ABSTRACT A number of case studies of NGO projects have suggested that NGOs may have an important role to play in addressing environmental problems in developing countries. Drawing on research conducted in Zimbabwe, this analysis seeks to broaden and contextualize the discussion of NGO involvement in sustainable development initiatives. It reviews the theoretical basis for the current emphasis on NGOs, assesses the environmental problems in Zimbabwe within their historical and social contexts, and summarizes the findings of recent research on the characteristics of the NGO sector in the country. The purpose is not to evaluate specific NGO environment projects, but rather to assess the mechanisms through which the NGO sector as a whole might make a significant contribution to sustainable development, and the problems in doing so. It is argued that one major obstacle faced by NGOs is the demand made upon them to find simple, neat and comprehensive solutions to complex development problems. The tendency on the part of donors and NGO supporters to expect success stories is called here the ‘magic bullet syndrome’, and it is argued that this emphasis on simplicity and on success is unrealistic and counterproductive.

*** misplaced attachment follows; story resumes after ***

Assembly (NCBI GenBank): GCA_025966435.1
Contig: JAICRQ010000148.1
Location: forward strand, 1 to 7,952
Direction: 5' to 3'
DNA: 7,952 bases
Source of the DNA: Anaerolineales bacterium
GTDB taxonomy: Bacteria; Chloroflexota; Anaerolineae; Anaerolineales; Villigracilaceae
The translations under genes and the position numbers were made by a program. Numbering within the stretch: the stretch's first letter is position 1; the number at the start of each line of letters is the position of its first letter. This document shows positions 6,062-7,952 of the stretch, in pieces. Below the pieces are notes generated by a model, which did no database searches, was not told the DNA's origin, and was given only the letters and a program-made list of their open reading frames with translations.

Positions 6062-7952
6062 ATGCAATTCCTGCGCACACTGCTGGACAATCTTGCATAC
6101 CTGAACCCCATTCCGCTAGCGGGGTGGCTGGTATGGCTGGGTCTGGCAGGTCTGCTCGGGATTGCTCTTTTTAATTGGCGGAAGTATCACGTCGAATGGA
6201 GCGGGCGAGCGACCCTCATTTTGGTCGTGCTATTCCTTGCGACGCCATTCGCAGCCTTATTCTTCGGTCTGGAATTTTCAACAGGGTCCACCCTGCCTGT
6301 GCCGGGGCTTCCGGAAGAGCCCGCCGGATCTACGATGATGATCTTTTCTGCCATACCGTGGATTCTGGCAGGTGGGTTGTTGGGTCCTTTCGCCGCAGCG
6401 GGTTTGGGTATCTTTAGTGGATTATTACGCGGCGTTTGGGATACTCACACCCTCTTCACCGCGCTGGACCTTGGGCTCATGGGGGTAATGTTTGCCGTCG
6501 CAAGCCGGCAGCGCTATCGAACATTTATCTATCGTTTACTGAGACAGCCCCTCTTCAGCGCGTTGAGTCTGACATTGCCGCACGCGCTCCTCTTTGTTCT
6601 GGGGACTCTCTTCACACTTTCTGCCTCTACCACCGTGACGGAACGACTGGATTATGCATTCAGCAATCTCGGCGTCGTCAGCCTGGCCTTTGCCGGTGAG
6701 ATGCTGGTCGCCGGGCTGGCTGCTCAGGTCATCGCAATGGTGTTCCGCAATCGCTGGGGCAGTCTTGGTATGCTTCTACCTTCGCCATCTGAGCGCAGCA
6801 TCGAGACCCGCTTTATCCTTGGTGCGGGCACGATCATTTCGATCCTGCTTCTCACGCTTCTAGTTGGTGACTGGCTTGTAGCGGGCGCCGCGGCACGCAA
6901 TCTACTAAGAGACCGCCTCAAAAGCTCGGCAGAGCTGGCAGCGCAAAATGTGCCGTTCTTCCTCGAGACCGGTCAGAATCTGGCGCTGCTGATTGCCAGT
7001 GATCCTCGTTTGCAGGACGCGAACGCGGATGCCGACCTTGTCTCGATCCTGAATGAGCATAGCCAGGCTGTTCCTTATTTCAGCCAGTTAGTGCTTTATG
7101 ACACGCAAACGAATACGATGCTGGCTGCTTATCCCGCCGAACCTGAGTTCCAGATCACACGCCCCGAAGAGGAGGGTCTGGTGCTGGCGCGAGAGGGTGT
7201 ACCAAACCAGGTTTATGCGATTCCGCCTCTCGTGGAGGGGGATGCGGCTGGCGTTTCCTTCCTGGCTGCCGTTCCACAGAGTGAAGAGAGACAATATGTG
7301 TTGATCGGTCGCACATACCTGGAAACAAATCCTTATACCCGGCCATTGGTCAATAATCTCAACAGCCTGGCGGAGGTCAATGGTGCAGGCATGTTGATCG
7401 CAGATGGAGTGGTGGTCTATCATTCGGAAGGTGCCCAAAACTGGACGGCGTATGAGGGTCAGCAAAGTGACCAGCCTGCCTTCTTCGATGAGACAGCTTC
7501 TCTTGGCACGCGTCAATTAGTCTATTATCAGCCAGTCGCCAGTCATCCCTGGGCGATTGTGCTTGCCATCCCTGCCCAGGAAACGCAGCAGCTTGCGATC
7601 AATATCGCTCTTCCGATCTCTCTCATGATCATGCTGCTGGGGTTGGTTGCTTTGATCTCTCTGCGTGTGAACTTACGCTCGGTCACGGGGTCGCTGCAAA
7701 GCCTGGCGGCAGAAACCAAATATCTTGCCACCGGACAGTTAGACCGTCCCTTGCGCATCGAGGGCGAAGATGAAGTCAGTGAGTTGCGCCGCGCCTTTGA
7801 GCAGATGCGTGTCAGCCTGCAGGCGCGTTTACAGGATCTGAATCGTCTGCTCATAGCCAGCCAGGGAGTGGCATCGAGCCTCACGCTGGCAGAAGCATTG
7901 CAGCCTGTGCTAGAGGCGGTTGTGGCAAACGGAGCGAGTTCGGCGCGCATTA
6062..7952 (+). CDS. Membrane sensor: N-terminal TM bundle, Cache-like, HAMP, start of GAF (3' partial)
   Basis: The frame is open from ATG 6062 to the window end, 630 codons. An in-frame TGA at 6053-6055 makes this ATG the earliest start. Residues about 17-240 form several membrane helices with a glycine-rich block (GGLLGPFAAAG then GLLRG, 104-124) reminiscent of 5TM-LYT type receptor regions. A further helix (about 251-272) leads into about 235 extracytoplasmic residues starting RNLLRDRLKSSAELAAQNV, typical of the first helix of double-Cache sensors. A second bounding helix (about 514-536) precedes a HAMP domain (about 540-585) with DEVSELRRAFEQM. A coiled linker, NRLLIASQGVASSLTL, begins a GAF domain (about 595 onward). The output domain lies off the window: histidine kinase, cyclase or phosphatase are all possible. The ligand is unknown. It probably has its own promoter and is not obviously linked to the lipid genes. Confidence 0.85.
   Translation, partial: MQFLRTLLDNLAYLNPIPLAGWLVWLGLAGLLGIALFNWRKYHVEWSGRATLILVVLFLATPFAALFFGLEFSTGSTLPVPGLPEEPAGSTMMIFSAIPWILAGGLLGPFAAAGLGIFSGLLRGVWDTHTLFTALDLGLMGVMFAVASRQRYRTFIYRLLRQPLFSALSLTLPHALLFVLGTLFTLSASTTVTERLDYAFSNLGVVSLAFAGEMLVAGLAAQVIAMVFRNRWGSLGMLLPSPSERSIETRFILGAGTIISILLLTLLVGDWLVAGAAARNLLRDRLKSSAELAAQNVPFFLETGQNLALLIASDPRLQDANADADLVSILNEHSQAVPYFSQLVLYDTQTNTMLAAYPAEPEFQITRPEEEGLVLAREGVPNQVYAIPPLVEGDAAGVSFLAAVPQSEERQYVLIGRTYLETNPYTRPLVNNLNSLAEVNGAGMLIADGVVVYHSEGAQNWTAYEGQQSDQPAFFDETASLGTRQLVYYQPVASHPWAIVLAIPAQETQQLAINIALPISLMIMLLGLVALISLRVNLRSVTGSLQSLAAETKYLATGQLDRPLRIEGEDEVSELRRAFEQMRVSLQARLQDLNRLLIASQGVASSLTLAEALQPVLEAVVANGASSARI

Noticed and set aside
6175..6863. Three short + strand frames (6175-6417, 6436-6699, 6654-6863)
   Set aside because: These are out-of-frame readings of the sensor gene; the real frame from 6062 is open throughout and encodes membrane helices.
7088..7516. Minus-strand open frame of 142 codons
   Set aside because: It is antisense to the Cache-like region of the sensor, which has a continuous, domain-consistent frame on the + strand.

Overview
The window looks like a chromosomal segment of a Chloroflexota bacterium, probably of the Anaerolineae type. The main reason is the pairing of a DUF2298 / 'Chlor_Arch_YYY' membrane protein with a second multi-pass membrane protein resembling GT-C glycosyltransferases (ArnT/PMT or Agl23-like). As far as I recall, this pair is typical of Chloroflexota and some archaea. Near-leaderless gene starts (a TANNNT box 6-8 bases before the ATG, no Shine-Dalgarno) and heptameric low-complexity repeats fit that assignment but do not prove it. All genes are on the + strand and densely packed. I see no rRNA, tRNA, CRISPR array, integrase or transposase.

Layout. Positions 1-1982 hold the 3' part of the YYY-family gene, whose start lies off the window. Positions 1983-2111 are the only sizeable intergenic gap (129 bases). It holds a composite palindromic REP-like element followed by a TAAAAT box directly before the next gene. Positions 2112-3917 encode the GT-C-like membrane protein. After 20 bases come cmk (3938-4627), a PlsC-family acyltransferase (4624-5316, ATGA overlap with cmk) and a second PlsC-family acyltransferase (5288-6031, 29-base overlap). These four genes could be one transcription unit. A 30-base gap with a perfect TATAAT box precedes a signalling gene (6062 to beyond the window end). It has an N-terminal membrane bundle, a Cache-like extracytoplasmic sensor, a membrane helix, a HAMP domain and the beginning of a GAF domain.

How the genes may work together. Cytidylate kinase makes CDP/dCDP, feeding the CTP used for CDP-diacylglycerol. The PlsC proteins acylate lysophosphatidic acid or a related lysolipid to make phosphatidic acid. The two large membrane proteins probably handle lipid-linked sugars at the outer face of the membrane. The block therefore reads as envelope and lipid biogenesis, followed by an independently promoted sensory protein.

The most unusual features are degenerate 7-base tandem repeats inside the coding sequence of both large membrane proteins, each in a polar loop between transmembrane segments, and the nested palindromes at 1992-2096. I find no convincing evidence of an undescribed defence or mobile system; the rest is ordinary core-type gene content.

Development and Change – Wiley
Published: Jan 1, 1994
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